The Cyber-Spy.Com Usenet Archive Feeds Directly
From The Open And Publicly Available Newsgroup
This Group And Thousands Of Others Are Available
On Most IS NNTP News Servers On Port 119.
Cyber-Spy.Com Is NOT Responsible For Any Topic,
Opinions Or Content Posted To This Or Any Other
Newsgroup. This Web Archive Of The Newsgroup And
Posts Are For Informational Purposes Only.
From: firstname.lastname@example.org (john jardine)
Subject: Re: Designing a barcode reader
Date: 28 Sep 2002 10:37:44 -0700
NNTP-Posting-Date: 28 Sep 2002 17:37:44 GMT
"Philip Pemberton" wrote in message news:...
> I'm currently thinking about building a simple (Code39 only) barcode
> reader. Has anyone got some information on suitable methods for detecting
> and decoding said barcode? I was thinking about using a high-brightness red
> LED to illuminate the barcode. A lens will focus the resulting barcode onto
> a phototransistor with a metal sheet wrapped around it with a small pinhole
> in the middle. Is this how most barcode wands work, or do they use
> fiberoptics to route the light around?
> I've pulled a Cuecat to pieces before and I've seen some of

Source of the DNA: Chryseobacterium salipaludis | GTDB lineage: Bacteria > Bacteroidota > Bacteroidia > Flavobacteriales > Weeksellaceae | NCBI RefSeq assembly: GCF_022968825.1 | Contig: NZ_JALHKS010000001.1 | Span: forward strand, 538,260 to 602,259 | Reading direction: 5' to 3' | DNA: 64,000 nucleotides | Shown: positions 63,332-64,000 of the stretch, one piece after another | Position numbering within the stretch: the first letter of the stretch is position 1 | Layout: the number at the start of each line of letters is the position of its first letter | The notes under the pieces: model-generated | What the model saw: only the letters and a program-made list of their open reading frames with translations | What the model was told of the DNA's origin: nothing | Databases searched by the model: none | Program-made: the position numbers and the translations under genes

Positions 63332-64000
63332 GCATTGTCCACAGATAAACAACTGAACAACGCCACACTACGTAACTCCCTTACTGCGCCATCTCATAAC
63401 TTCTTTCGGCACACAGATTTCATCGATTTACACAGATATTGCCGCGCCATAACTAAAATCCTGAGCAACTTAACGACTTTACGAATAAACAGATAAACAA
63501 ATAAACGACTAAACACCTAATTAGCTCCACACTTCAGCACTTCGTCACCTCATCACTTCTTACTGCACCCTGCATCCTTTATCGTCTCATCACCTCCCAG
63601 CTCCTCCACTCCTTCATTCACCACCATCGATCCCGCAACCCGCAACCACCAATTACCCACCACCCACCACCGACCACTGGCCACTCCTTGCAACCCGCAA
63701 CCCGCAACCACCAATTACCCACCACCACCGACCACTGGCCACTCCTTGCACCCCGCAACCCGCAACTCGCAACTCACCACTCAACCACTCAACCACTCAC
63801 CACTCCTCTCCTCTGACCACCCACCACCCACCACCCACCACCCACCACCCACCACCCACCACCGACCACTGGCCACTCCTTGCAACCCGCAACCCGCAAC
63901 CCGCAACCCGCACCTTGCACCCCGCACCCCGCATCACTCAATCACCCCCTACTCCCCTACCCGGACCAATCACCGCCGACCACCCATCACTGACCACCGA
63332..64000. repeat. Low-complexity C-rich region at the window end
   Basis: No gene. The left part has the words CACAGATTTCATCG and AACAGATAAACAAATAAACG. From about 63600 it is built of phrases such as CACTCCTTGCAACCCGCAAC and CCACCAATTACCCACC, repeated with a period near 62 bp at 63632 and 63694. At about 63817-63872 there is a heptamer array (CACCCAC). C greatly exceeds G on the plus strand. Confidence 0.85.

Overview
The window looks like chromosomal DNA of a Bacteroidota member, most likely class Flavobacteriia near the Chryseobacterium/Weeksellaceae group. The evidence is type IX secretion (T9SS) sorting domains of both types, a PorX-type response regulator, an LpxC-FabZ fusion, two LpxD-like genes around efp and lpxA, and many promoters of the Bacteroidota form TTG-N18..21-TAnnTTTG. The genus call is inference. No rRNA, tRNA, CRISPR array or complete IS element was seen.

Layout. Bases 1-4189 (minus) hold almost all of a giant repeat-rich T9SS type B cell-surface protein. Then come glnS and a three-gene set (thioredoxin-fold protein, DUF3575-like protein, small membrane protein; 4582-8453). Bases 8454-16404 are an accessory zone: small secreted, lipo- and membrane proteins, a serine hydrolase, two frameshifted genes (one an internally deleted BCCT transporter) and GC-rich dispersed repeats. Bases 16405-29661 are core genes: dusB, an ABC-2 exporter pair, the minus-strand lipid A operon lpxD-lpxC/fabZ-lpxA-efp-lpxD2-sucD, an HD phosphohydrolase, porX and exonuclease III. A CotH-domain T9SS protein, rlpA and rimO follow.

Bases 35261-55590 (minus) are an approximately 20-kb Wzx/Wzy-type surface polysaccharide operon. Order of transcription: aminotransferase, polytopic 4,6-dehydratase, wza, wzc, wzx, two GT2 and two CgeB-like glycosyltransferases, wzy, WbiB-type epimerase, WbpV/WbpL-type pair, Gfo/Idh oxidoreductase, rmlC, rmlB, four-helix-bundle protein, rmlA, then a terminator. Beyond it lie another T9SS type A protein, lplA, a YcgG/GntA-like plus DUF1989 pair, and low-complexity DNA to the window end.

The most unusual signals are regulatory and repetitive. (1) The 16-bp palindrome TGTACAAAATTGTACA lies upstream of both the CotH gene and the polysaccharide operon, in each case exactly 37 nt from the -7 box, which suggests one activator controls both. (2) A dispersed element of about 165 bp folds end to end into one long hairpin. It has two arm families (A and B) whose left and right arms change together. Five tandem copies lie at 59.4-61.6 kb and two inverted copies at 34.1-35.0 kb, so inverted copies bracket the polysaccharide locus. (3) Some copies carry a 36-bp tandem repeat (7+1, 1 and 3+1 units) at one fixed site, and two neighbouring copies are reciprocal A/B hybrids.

> Digitalconvergence's patents (thank you EspaceNet) but I'm still thinking
> about how I could decode the data. Would a PIC16F84 RISC MCU running 10MHz
> with 64 bytes of RAM be able to do it or will I need some more RAM?
They work pretty much that way although the pinhole isn't necessary.
Slow analogue AGC is needed to offset ambient light level variations.
Some of the pens enclose the photo tranny/diode with a outer ring of
maybe 5 red LEDs.
You should be able to decode effectively with the PIC's 64 bytes of
ram at 10MHz.
Main programming problem to watch out for is varying stripe timing as
the pen is tracked across the label. Can lead to 2:1 black/white
timing variations over even just one character (wrist accel/deccel,
muscle tremor ect). Programming wise it is easier to collect all the
data first, (just watch for the start/stop sentinels) then do the
statistics to get the stripe timings before decoding the actual chars.
(requires external memory though). For prototyping, your algorithm
can be checked out easily by using one of your PC's, LPT digital port
Manufacturers of wands with built in decoders, do their timing and
decoding 'on the fly' also finding the correct type of code to use, as
the label is being read. Most use a nothing special, single chip uP.
The projects complexity is in the machine code, decoding algorithms.
There are about 5 patented decoding methods out there. They are
pretty much all the same and of course designed to be incomprehensible
to anyone reading them.
Hewlett Packard used to have a fair application note on the actual
data decoding problem but it was withdrawn about 12 years ago. They
should still though have a couple of decent notes on the different
If after all this, you cant meet a >95% first swipe, read rate, then
you have done something wrong!.
Go Back To The Cyber-Spy.Com
Usenet Web Archive Index Of
The sci.electronics.design Newsgroup